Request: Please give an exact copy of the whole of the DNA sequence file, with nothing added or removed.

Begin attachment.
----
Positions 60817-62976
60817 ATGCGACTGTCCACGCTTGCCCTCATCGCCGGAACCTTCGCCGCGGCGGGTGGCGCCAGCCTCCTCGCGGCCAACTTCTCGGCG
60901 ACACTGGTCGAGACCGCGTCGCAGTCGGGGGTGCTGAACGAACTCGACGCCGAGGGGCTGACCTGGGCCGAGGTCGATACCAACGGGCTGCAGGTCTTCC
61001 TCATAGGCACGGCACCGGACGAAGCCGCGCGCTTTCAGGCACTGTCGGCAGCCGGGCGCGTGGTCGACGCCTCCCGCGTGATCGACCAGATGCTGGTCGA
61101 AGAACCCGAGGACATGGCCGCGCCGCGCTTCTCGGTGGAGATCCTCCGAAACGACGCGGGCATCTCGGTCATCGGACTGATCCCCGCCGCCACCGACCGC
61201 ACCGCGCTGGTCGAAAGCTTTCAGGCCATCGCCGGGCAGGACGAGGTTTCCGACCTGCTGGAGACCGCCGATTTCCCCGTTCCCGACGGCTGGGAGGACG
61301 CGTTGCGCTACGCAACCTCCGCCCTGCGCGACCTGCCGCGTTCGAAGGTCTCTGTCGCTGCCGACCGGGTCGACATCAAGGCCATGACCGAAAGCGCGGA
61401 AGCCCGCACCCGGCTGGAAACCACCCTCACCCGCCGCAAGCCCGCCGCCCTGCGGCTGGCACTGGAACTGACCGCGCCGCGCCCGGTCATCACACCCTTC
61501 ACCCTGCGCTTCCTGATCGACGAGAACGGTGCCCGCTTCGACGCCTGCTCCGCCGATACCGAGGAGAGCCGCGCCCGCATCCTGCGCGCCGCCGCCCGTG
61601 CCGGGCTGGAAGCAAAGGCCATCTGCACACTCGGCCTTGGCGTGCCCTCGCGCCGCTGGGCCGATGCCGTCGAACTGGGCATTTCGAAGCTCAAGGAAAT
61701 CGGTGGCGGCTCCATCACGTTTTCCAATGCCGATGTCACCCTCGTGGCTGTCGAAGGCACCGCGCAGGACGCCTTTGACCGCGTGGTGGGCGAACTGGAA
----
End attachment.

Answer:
Positions 60817-62976
60817 ATGCGACTGTCCACGCTTGCCCTCATCGCCGGAACCTTCGCCGCGGCGGGTGGCGCCAGCCTCCTCGCGGCCAACTTCTCGGCG
60901 ACACTGGTCGAGACCGCGTCGCAGTCGGGGGTGCTGAACGAACTCGACGCCGAGGGGCTGACCTGGGCCGAGGTCGATACCAACGGGCTGCAGGTCTTCC
61001 TCATAGGCACGGCACCGGACGAAGCCGCGCGCTTTCAGGCACTGTCGGCAGCCGGGCGCGTGGTCGACGCCTCCCGCGTGATCGACCAGATGCTGGTCGA
61101 AGAACCCGAGGACATGGCCGCGCCGCGCTTCTCGGTGGAGATCCTCCGAAACGACGCGGGCATCTCGGTCATCGGACTGATCCCCGCCGCCACCGACCGC
61201 ACCGCGCTGGTCGAAAGCTTTCAGGCCATCGCCGGGCAGGACGAGGTTTCCGACCTGCTGGAGACCGCCGATTTCCCCGTTCCCGACGGCTGGGAGGACG
61301 CGTTGCGCTACGCAACCTCCGCCCTGCGCGACCTGCCGCGTTCGAAGGTCTCTGTCGCTGCCGACCGGGTCGACATCAAGGCCATGACCGAAAGCGCGGA
61401 AGCCCGCACCCGGCTGGAAACCACCCTCACCCGCCGCAAGCCCGCCGCCCTGCGGCTGGCACTGGAACTGACCGCGCCGCGCCCGGTCATCACACCCTTC
61501 ACCCTGCGCTTCCTGATCGACGAGAACGGTGCCCGCTTCGACGCCTGCTCCGCCGATACCGAGGAGAGCCGCGCCCGCATCCTGCGCGCCGCCGCCCGTG
61601 CCGGGCTGGAAGCAAAGGCCATCTGCACACTCGGCCTTGGCGTGCCCTCGCGCCGCTGGGCCGATGCCGTCGAACTGGGCATTTCGAAGCTCAAGGAAAT
61701 CGGTGGCGGCTCCATCACGTTTTCCAATGCCGATGTCACCCTCGTGGCTGTCGAAGGCACCGCGCAGGACGCCTTTGACCGCGTGGTGGGCGAACTGGAA